iv) End-group transformation chemistry
Advantages:

  • Incorporate functionality incompatible with polymerization
  • Characterization prior to further functionalization
  • Prepare omega- and alpha,omega-telechelic polymers
  • Block copolymers, immobilized to surfaces, etc.

The halide end-functionality, frequently present on the active chain end(s) of polymers prepared by ATRP, particularly polystyrenes or polyacrylates, can participate in nucleophilic substitution reactions. This strategy has been used for the synthesis of a plethora of end-functional well-defined polymeric materials. The advantages are that one can incorporate functionality incompatible with the polymerization process, and if desired the material can be characterized prior to further functionalization. This procedure allows the preparation of omega- and alpha,omega-telechelic polymers and the selection of functionality suitable for further specific reactions such as attachment to bio-materials or materials that can be immobilized to surfaces, etc.

Sample conditions for azidation of the terminal halides on the three major classes of monomers are:

An early example is the reaction of halogen-capped polymers with sodium azide. (35-37) A diazido-terminated polySty prepared in this way could be further reduced with tributylphosphine in THF in the presence of water (moisture) to yield a well-defined diamino-terminated polymer, that, in turn, could be used in a step-growth process with terephthaloyl chloride leading to polyamides with controlled-length polystyrene segments. (36).

Azido-terminated polymers can also be used in click chemistry modifications with acetylene derivatives to incorporate various functional groups. Polymers with phopshonium salt end-groups were prepared from bromine-terminated polystyrene or polyacrylates, and Bu3P. (38) Mercapto-terminated polystyrene was prepared by the reaction of the corresponding bromo-compound with either thiodimethylformamide or thiourea followed by reaction with a nucleophilic compound. (39)

Azido-terminated polymers can also be used in click chemistry modifications with acetylene derivatives to incorporate various functional groups. Polymers with phopshonium salt end-groups were prepared from bromine-terminated polystyrene or polyacrylates, and Bu3P. (33) Mercapto-terminated polystyrene was prepared by the reaction of the corresponding bromo-compound with either thiodimethylformamide or thiourea followed by reaction with a nucleophilic compound.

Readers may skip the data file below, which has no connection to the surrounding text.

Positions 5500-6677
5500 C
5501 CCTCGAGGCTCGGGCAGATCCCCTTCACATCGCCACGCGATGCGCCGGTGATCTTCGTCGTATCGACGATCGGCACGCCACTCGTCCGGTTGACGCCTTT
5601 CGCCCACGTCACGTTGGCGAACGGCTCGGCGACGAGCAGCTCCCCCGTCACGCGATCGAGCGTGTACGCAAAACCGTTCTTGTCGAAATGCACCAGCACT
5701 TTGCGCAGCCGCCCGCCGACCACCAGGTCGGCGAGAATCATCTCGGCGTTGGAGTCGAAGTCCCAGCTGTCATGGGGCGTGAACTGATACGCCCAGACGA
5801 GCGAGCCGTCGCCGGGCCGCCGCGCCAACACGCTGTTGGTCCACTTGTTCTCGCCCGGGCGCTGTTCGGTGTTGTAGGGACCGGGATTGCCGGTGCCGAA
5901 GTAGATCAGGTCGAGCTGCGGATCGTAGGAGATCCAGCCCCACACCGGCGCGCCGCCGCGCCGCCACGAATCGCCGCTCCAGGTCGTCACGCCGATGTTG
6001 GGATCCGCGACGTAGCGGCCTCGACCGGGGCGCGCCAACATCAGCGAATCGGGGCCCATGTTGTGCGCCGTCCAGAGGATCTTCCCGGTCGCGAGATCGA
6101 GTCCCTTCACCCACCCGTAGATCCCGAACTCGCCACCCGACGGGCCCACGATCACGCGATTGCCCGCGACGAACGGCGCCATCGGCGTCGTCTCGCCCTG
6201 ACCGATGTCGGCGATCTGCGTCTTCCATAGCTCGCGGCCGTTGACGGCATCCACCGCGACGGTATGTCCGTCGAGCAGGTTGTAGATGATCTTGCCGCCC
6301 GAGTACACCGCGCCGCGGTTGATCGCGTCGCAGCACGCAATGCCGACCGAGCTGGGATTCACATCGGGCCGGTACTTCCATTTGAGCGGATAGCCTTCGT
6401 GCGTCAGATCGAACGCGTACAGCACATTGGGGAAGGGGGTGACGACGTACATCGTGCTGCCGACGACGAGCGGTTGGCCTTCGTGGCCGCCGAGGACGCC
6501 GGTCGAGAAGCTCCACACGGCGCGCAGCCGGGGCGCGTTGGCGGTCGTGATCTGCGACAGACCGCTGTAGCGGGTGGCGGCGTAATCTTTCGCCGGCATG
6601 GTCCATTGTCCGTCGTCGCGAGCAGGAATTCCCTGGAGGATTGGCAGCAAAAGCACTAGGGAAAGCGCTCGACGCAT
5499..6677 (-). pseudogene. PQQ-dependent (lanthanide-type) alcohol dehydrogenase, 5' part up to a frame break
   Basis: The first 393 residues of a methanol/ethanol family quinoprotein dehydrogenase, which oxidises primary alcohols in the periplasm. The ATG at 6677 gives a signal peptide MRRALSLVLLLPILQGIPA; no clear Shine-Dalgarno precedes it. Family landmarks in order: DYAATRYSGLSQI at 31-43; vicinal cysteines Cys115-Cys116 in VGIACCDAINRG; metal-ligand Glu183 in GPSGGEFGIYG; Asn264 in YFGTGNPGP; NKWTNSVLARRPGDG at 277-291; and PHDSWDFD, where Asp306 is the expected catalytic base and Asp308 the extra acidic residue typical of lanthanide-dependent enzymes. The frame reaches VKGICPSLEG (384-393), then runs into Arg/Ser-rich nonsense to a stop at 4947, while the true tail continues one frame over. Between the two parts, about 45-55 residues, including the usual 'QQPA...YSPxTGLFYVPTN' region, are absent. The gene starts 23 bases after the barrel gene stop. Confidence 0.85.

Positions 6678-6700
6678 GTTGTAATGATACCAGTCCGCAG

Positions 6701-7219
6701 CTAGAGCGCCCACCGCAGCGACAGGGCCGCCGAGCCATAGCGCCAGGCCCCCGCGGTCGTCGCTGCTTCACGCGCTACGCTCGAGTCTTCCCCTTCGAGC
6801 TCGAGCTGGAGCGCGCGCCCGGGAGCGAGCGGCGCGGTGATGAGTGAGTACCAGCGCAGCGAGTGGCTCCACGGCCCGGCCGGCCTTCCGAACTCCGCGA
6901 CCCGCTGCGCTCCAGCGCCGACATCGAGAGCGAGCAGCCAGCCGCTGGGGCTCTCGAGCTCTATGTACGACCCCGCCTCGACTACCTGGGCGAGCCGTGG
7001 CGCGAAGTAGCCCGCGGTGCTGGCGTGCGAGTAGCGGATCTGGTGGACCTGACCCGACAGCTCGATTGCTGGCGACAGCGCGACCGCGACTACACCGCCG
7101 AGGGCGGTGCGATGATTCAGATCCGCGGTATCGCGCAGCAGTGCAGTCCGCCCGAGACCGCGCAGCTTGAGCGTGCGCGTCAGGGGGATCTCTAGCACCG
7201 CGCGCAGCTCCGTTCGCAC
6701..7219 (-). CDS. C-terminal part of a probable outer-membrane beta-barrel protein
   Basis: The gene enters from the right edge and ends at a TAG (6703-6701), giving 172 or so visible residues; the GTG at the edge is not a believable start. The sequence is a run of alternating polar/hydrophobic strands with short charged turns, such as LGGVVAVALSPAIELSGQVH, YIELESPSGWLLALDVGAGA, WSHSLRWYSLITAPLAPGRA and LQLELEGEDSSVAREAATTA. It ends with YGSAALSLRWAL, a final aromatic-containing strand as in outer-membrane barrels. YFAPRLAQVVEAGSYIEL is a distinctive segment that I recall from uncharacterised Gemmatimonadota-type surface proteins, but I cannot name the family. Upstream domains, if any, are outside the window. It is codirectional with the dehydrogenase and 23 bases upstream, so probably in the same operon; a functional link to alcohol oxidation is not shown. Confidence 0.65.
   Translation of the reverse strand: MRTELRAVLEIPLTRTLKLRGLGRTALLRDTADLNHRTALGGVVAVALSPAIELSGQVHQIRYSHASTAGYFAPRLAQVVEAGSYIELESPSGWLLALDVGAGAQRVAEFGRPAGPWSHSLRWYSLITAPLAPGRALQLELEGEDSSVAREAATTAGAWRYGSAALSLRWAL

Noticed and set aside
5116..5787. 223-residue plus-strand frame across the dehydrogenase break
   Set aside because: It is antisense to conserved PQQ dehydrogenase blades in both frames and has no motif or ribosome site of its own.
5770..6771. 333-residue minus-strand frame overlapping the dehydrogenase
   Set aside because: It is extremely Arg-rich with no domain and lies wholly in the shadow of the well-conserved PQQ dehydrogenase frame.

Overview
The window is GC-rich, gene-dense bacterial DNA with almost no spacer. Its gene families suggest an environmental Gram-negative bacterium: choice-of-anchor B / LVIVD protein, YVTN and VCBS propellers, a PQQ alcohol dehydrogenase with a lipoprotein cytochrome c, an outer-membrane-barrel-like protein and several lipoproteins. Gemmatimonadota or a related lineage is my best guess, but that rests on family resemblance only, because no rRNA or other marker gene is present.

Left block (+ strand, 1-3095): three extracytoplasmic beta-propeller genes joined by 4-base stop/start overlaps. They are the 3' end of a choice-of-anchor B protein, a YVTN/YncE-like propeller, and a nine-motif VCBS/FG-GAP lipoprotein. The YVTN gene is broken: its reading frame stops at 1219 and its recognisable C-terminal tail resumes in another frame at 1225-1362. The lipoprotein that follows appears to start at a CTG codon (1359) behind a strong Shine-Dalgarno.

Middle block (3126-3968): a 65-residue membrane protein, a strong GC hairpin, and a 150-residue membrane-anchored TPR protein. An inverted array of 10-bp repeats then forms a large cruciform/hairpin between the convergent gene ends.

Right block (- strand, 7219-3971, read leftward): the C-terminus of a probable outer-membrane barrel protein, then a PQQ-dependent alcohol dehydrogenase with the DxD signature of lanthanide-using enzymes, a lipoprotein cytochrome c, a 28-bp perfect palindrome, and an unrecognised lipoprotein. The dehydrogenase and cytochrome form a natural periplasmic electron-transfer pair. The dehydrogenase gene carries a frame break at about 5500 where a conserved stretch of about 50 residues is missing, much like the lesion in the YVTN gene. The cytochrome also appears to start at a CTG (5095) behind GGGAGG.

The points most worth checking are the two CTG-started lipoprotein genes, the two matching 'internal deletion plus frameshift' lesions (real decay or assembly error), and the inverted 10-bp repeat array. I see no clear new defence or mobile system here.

This approach can easily be adapted to provide a step growth coupling reaction from telechelic copolymers prepared by ATRP (40)

The effect of ligand and solvent on copper-catalyzed click reactions were recently reported, and catalysts based on metals other than copper, such as platinum and palladium were studied. (41)

Many other end-group transformations using polymers prepared by ATRP are described in extensive review papers. (1, 42)


35. "Synthesis of well-defined azido and amino-endfunctionalized polystyrene by atom transfer radical polymerization." Matyjaszewski, K.; Nakagawa, Y.; Gaynor, S. G. Macromol. Rapid Commun. 1997, 18, 1057.

36. "Synthesis of azido end-functionalized polyacrylates via atom-transfer radical polymerization." Coessens, V.; Nakagawa, Y.; Matyjaszewski, K. Polym. Bull. 1998, 40, 135.

37. "End group transformation of polymers prepared by ATRP, substitution to azides." Coessens, V.; Matyjaszewski, K. J. Macromol. Sci., Pure Appl. Chem. 1999, A36, 667.

38. "Synthesis of polymers with phosphonium end groups by atom transfer radical polymerization." Coessens, V.; Matyjaszewski, K. J. M. S. - Chem. 1999, A36, 653.

39. "Step-Growth "Click" Coupling of Telechelic Polymers Prepared by Atom Transfer Radical Polymerization." Tsarevsky, N. V., Sumerlin, B. S., Matyjaszewski, K.: Macromolecules 2005, 38: 3558-3561.

40. "Combining Atom Transfer Radical Polymerization and click chemistry: A versatile method for the preparation of end-functional polymers." Lutz, J.-F., Boerner, H. G., Weichenhan, K.: Macromolecular Rapid Communications 2005, 26: 514-518.

41. "Catalyst Performance in "Click" Coupling Reactions of Polymers Prepared by ATRP: Ligand and Metal Effects" Golas, P. L.; Tsarevsky, N. V.; Sumerlin, B. S.; Matyjaszewski, K. Macromolecules 2006, 39, 6451.

42. "Atom Transfer Radical Polymerization." Matyjaszewski, K.; Xia, J. Chem. Rev. 2001, 101, 2921.